31. 31. Character of detrital sediments depends on time, distance, and energy. For 6_5 example, in streams: Particles are large and irregular, and consist of a variety of lithologies, including the least resistant. Particles are mid-sized and of intermediate sphericity, and include resistant and nonresistant lithologies. HIGHLANDS LOWLANDS Particles are small and nearly spherical, and consist mainly of the most resistant lithologies, such as quartz. NEAR-COASTAL
  32. 32. Clastic wedges
  33. 33. Sediment Maturity Sediment Maturity is indicated by decreasing clay content, increasing degree of size sorting, and increasing rounding of grains within the deposit Poorly sorted Well sorted Sorting refers to the range of particle sizes in the sediment Well-sorted - uniform grain size Poorly-sorted - mixture of grain sizes immature OCNG 251 mature Texas A&M University Oceanography
  34. 34. We can recognize past floods Floods change the local conditions 6_6 Fine-grained sediment on floodplain Older sediment 1 Pre-flood Bounders on bottom, sands and muds suspended Flood water Erosion of uppermost fine-grained sediment 2 Flood stage Flood: One source of Graded Bedding 3 Post-flood Fining-upward flood deposit Bedding plane is an erosional surface
  35. 35.  Types of sedimentary environments  Continental  Streams  cross beds from ripples, fine mud w/ cracks on floodplain  Lakes – Fine parallel lamellae - Varves  Wind (dunes) well sorted, frosted grains  Glacial Ice: Poorly sorted, unstratified  Marine  Shallow (< 200 meters deep) carbonate-rich sands, muds  Deep (seaward of continental shelves) microfossils, volcanic ash, turbidites
  36. 36.  Types of sedimentary environments Transitional (shoreline)  Tidal flat Sands w/ symmetrical ripples Lenses of tidal creek muds  Lagoons – including Bays behind Barrier Islands. Organic rich black muds and sands  Deltas Complex, e.g. Sandstones w/ large foresets at seaward face
  37. 37. A picture glossary of sedimentary Turbidite: underwater landslide = graded bedding environments
  38. 38.  Sedimentary Facies Different sediments accumulate next to each other at same time Each unit (called a facies) possesses a distinctive characteristics reflecting the conditions in a particular environment The merging of adjacent facies tends to be a gradual transition
  39. 39. Some facies in an oversimplified drawing Abyssal Ooze Stillwater muds Nearshore sands
  40. 40. Sedimentary structures  Tell us something about past environments  Types of sedimentary structures Strata, or beds (most characteristic of sedimentary rocks) -bedding planes that separate strata caused by variation in deposition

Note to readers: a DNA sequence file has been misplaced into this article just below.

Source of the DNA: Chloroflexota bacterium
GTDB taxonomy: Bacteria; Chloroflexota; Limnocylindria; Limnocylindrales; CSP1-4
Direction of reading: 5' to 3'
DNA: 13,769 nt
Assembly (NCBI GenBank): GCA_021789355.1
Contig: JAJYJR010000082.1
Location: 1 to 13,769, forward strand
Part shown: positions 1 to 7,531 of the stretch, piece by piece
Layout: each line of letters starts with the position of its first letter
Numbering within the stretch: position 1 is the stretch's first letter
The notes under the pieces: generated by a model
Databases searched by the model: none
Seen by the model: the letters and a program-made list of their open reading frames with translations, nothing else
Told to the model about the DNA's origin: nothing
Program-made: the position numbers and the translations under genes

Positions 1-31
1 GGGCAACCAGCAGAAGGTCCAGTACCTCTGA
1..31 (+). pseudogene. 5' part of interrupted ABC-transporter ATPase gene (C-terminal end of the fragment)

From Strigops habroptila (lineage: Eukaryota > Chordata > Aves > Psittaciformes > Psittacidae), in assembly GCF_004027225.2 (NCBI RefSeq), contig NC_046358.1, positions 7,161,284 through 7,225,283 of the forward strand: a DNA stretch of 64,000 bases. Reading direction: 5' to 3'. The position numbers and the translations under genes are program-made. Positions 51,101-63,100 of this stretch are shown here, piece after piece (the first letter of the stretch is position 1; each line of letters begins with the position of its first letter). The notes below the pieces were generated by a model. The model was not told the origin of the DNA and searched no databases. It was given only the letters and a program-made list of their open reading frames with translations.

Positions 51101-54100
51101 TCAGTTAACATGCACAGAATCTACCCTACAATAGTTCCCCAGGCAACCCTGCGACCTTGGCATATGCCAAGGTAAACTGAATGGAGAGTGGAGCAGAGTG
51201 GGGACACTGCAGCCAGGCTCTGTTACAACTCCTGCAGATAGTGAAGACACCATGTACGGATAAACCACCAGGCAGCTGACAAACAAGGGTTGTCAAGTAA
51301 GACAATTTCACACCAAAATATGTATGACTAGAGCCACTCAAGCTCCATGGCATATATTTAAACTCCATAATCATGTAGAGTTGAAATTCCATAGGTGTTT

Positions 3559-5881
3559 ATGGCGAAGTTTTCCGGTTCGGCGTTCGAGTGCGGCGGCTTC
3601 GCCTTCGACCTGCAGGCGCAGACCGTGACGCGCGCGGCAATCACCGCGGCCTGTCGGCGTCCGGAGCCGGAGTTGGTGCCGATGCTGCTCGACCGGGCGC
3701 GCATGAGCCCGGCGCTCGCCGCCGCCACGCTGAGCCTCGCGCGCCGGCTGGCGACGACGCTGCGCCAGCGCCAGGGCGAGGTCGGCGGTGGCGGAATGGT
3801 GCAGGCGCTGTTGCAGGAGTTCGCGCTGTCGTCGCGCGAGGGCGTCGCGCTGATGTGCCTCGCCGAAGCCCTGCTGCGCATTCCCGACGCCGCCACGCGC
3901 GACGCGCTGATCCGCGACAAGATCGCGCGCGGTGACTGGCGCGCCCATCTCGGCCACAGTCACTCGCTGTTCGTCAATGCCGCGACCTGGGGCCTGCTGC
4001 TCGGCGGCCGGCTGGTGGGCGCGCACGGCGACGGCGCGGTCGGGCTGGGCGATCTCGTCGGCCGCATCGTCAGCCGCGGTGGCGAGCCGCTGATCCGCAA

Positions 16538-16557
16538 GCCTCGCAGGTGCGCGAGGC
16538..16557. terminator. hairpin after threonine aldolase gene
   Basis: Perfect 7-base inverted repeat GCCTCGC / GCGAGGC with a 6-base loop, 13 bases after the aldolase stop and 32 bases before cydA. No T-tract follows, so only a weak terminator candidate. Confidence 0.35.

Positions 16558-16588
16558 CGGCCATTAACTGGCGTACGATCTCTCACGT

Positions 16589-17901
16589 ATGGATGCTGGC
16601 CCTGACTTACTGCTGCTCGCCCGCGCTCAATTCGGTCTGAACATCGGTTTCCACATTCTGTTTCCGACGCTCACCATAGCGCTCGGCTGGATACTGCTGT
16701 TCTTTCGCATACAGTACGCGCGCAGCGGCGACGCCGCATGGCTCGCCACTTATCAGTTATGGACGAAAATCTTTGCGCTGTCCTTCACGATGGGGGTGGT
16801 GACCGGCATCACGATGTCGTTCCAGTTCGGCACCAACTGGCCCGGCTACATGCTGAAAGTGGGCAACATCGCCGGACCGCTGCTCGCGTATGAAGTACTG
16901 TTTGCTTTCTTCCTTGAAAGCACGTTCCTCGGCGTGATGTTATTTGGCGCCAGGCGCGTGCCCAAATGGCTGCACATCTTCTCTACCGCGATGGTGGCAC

41. 41. Strata- Bedding Planes
  42. 42. Fine Scale Bedding- Lamellae
  43. 43. Recognizable Sedimentary Structures  Types of sedimentary structures 1 Graded beds: waning flow (flood, turbidite)  Sediments become coarser upward Determines “Right side up”
  44. 44. Graded Beds – grains fine upward Note: Beds were tilted from horizontal after deposition
  45. 45. Recognizable Sedimentary Structures  Ripples Irregularities in bottom sediment lead to ripples Asymmetric types indicate flow direction. Symmetric types formed in tidal areas
  46. 46. Cross Beds – ripples in cross section  In cross section these look like lines at an angle to the horizontal – “cross beds”  Form determined by velocity and size of particles.
  47. 47. Slabs of eroding sandstone with ripple marks
  48. 48. Cross bedding in Sand Dune deposits Navaho Sandstone Sand Dune? Look for Frosted Grains Shoreline of an interior seaway Sandstone deposited in ancient sand dunes Frosted Grains
  49. 49. Recognizable Sedimentary Structures  Types of sedimentary structures 3  Non-marine Mud Cracks – floodplains, playas Also good for right side up
  50. 50. Mud Cracks: clay layer shrinks during drying, curls upward; cracks fill next flood
  51. 51. Mudcracks indicate drying events. Geologists can determine if rocks overturned.
  52. 52. Sedimentary Environments  Sediments are formed in many different environments  Each have characteristic appearance today, features that allow them to be recognized in the geologic record
  53. 53. Fresh Water Facies Streams (includes big Rivers), with floodplains and levees, called fluviatile. The Point Bar Sequence is typical for meandering streams. Cutoffs generate Oxbow deposits. • High gradient streams with high sediment load are Braided. • Lake deposits called lacustrine, generally still waters, often varved deposits if winters cold http://hays.outcrop.org/gallery/rivers/arid_meander?full=1
  54. 54. Point-bar Sequence: Deposits Associated with Meandering Streams Meandering Stream OxBow Floodplain http://hays.outcrop.org/gallery/rivers/arid_meander?full=1
  55. 55. Point Bar Sequence Fines of Floodplain Crossbeds of Bar Gravel of bed Erosion
  56. 56. Terms for Marine (i.e. Ocean) Environments 6_27 and some characteristic sediment facies Continental shelf Shallo w marin e Continental slope Abyssal Plain Dee p ma rine Submarine volcanoes
  57. 57. Facies changes due to rising sea level - water getting deeper everywhere River 6_29 Direction of migration of shoreline, and landward shift of sedimentary facies Time B Shoreline at time B Time A Shoreline at time A Shallow marine Beach River Sea level rising Deep marine Shallow marine Beach Comparison of sediments deposited Deep marine Shallow marine Deposited at time A Deposited at time B REMEMBER: the facies follow the shoreline
  58. 58. Fossils: Evidence of past life  By definition, fossils are the traces or remains of prehistoric life now preserved in rock  Fossils are generally found in sediment or sedimentary rock (very rarely in metamorphic or igneous rocks)
  59. 59. Fossils: Evidence of past life  Geologically fossils are important for several reasons  Aid in interpretation of the geologic past  Serve as important time and environment indicators  Allow for correlation of rocks from different places
  60. 60. 3 Billion Year Old Algal Mounds (Stromatolites) Australia CO2 in O2 out
  61. 61. Natural casts of shelled invertebrates in limestone
  62. 62. Dinosaur footprint in mudstone Dilophosaurus Jurassic Park Dennis Neary and Peter Dodson